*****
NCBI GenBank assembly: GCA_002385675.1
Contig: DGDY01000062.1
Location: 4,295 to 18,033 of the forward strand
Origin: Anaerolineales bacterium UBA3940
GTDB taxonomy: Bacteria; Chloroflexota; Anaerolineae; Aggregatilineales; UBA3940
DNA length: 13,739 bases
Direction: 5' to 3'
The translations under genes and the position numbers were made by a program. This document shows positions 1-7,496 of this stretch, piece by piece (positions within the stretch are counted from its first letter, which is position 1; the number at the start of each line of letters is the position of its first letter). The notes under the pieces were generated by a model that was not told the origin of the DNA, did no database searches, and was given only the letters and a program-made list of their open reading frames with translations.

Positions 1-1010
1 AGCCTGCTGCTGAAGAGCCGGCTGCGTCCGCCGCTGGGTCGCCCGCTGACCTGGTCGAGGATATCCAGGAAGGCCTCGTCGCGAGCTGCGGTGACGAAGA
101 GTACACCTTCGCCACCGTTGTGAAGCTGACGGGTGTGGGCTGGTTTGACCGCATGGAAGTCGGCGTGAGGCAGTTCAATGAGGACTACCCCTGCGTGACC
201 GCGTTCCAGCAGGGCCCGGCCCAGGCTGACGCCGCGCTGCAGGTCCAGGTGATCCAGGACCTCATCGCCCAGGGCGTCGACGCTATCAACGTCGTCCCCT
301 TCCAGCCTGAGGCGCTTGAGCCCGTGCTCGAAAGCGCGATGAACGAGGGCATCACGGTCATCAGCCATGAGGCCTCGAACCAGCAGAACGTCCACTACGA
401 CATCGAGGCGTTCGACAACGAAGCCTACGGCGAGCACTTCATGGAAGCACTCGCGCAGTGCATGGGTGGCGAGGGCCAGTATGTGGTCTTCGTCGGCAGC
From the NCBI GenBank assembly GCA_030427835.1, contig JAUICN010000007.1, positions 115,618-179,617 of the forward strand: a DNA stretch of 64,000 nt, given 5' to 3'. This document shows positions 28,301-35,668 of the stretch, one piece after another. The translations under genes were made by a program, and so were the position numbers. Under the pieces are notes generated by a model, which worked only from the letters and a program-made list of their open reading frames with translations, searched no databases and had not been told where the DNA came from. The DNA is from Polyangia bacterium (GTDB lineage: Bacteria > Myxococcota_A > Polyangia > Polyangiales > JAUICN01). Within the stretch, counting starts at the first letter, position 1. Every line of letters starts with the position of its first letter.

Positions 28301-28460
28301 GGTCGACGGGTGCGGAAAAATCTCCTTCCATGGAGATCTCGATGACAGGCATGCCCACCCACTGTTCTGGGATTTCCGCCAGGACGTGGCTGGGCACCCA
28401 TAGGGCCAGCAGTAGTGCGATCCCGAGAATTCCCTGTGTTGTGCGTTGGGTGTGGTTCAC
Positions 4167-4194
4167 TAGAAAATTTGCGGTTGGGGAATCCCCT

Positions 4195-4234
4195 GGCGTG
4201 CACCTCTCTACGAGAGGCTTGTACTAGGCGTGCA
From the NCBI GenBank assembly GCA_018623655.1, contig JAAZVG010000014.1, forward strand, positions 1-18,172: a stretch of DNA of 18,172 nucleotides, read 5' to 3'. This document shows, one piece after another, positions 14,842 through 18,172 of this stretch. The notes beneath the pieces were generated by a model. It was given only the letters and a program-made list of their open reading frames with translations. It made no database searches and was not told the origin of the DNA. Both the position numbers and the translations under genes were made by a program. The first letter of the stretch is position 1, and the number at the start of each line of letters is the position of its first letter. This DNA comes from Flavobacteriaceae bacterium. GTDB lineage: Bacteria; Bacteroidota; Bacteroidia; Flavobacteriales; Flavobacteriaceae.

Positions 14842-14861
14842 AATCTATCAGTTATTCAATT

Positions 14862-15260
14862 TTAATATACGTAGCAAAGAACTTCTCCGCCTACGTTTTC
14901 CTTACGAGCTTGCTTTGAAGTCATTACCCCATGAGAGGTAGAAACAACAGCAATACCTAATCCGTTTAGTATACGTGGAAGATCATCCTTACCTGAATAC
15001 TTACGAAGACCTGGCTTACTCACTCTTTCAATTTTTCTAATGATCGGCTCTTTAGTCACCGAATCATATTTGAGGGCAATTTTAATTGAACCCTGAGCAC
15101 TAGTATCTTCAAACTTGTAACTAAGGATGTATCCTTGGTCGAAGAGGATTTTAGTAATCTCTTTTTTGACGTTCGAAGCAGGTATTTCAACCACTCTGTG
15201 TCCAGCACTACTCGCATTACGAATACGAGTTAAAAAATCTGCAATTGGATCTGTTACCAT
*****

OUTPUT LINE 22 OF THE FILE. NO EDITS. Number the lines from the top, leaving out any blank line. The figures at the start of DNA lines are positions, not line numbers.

4195 GGCGTG